The House of Impossible Beauties

Joseph Cassara

The House of Impossible Beauties
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The House of Impossible Beauties

Joseph Cassara

Inspired by the real House of Xtravaganza in the seminal documentary ‘Paris is Burning’, and set in New York City from the late 70s-early 90s against the backdrop of the impending AIDS crisis, The House of Impossible Beauties follows a cast of gay and transgender club kids navigating the Harlem ball scene and the Christopher Street Piers as they flee their traumatic pasts and band together to form the city’s first all-Latino House.

Told in a voice that brims with wit, rage, tenderness and fierce yearning, The House of Impossible Beauties is a tragic story of love, family and the resilience of the human spirit.

Review

The House of Impossible Beauties charts the glitter and heartbreak of the tumultuous 1980s in New York. Inspired by the iconic documentary Paris is Burning and the real House of Xtravaganza, Joseph Cassara brings a narrative truth to this iconic decade in drag, gay and transgender history.

Sprawling from the late 70s to the early 90s, this novel follows Angel as she enters the drag world for the first time and her establishment of the House of Xtravangaza. As the matriarch of this house, Angel, and her partner Hector, recruit Venus, Juanito and Daniel. Each member enters the house with vivacious energy and determination to change their own destiny. These characters, and their relationships to one another, are masterfully crafted – I wanted to celebrate their triumphs and protect them when they fell. Their ambitions and resilience, along with their hopes for acceptance and love, spur this captivating narrative.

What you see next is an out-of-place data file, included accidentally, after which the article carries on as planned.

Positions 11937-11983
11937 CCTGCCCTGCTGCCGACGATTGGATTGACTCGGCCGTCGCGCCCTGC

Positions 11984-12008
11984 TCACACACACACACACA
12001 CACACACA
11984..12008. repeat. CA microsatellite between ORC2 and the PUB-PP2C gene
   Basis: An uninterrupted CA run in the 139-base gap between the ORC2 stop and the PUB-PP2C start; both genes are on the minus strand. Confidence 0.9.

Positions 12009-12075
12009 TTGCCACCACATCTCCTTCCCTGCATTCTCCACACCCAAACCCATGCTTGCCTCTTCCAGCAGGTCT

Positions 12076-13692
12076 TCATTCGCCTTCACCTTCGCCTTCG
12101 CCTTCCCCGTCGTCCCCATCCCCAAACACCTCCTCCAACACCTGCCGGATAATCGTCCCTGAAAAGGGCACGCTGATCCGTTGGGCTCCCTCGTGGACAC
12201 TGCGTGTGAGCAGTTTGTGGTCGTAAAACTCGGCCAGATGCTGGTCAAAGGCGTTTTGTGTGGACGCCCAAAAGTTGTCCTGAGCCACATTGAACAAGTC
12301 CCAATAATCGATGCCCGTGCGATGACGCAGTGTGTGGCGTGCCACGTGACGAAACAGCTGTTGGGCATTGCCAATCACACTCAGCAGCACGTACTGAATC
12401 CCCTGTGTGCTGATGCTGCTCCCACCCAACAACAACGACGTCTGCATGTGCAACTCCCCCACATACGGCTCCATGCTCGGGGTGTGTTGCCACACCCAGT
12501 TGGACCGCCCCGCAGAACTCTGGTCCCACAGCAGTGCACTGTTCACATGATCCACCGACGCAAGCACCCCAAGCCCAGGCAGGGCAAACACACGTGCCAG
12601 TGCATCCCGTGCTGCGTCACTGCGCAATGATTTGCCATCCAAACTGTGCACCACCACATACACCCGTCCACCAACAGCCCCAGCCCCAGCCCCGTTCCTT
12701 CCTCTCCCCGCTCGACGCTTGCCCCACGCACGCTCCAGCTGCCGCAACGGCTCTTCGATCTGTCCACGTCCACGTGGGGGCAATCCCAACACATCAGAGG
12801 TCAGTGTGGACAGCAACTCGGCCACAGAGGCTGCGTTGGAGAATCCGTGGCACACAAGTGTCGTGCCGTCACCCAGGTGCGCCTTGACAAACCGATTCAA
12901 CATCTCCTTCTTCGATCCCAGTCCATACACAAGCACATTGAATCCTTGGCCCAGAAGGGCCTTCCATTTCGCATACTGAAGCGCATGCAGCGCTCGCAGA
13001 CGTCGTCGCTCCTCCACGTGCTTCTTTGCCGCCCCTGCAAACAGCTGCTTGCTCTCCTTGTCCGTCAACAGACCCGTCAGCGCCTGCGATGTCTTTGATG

Alongside this phenomenal cast of characters, the narrative’s strength is the masterful imagery of the glitzy ballroom scene and its juxtaposition with the dark undertones of New York during this decade. Venus’ emerald green Cha Cha heels, Angel’s hopes for a Chanel suit and Juanito’s first win at a ball are contrasted with the dangers and bigotry they had to continually fight against including homophobia, racism, drug addiction and the impending HIV/AIDs crisis.

This book left a deep impression on me. It perfectly encapsulates the drag scene in 80s New York. While it showed the beauty, glamour and hope of this era, it didn’t shy away from the dark undertones that litter this period of history. Its message for love, understanding and the need to continue fighting against bigotry is important, and urges us to fight for a more understanding and inclusive world.


Rose Maurice works as a bookseller at Readings Doncaster.

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